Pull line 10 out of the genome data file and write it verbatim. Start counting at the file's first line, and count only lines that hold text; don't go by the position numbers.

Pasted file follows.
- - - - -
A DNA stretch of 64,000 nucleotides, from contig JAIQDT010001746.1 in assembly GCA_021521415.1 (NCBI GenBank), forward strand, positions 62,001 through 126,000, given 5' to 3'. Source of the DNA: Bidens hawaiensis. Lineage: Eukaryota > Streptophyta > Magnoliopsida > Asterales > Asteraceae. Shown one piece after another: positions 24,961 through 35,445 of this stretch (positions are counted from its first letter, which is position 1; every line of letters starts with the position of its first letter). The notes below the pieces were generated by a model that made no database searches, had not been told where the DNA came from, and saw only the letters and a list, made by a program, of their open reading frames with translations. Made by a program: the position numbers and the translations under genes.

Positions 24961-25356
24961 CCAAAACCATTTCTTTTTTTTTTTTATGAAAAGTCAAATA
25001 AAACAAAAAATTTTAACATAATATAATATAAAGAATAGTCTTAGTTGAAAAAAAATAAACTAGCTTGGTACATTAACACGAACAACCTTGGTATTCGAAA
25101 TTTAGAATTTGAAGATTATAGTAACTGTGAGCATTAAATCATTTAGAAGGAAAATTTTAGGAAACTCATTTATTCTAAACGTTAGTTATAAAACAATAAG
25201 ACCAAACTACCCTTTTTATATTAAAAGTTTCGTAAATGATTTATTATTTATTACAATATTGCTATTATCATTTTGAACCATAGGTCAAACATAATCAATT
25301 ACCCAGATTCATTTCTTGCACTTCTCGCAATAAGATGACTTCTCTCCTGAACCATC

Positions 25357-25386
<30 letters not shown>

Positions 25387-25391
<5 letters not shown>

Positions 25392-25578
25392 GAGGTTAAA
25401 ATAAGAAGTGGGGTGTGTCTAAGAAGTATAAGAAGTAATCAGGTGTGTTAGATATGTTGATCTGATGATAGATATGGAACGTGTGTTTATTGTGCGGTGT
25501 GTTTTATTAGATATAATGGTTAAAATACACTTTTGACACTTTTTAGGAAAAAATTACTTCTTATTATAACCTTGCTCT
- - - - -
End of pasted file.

Positions 25387-25391